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Orlando Succession Planning

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Orlando, Florida - Headquarters

       1700 W. Colonial Drive
       Orlando, FL 32804
       407.578.4455 (T)
       407.578.4480 (F)

       Complete Company Directory

 

 

 Orlando City Scape, by Sky Noir

   

Loyd Rawls, CEO

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Loyd H. Rawls is one of the nation’s leading succession planners. Since 1973, Mr. Rawls and his associates have provided business succession services for the owners and key executives of closely-held, capital intensive family businesses throughout the country.

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Daniel Thill, COO, CFP®

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Dan specializes in asset management programs, investment analysis, investment planning and non-qualified deferred compensation plans.

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David Ciambella, CFP®

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David specializes in addressing and solving complex problems and issues that arise as a result of comprehensively addressing business succession.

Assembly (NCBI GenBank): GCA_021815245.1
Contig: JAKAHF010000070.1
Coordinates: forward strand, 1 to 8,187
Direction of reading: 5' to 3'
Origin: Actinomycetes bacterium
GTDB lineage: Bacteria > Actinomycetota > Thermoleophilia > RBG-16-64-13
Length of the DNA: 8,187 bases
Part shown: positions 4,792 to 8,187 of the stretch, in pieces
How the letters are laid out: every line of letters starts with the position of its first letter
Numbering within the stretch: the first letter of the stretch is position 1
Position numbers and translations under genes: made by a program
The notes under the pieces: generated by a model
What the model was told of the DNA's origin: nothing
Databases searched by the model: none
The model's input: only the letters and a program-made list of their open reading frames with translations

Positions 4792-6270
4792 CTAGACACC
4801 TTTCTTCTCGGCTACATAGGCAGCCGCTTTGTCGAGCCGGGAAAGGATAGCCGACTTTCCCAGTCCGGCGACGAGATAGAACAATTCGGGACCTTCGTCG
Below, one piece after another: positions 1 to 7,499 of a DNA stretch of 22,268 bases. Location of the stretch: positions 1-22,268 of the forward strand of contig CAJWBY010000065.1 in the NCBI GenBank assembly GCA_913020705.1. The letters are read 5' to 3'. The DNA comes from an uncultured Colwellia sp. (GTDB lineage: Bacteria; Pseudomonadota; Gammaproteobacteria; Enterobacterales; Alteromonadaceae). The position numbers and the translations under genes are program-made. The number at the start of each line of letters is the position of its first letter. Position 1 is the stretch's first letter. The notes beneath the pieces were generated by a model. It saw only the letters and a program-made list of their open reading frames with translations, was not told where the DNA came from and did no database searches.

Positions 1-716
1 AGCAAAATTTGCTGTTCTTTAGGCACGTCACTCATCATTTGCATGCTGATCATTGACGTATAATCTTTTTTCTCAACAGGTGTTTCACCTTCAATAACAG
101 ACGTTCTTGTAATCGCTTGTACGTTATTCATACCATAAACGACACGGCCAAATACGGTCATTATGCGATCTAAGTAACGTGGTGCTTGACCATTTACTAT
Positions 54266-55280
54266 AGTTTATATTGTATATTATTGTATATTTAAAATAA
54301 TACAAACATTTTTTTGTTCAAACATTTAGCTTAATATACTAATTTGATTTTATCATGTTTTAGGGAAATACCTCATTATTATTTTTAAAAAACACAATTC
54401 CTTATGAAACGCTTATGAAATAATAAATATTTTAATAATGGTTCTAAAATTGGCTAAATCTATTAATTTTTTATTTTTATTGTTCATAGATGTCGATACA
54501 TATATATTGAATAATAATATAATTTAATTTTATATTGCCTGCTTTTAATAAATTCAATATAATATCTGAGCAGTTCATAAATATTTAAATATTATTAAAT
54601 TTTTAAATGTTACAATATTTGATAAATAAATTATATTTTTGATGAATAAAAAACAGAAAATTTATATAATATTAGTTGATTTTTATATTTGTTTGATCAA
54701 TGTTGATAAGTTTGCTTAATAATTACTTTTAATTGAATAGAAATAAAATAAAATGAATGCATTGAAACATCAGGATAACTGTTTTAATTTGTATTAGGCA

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Russell Phillips, M.A., M.B.A

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Associated with The Rawls Group since 1995, Russell Phillips’ primary focus is working with business owners, key managers and family members on the varying relational issues that impact the business legacy and their pivotal relationships.

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Champ Rawls, CLU®

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Being a part of his own family’s business, Champ has a unique insight into the difficulties, challenges, and triumphs that our clients face when combining family and business.

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Dan Iosue, CFP®

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As a succession planner, Dan Iosue, CFP® leverages his more than decade of experience in corporate leadership and financial planning working with clients to help them achieve their long-term business goals.

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Family Business Issues - I Did Not Like You at 22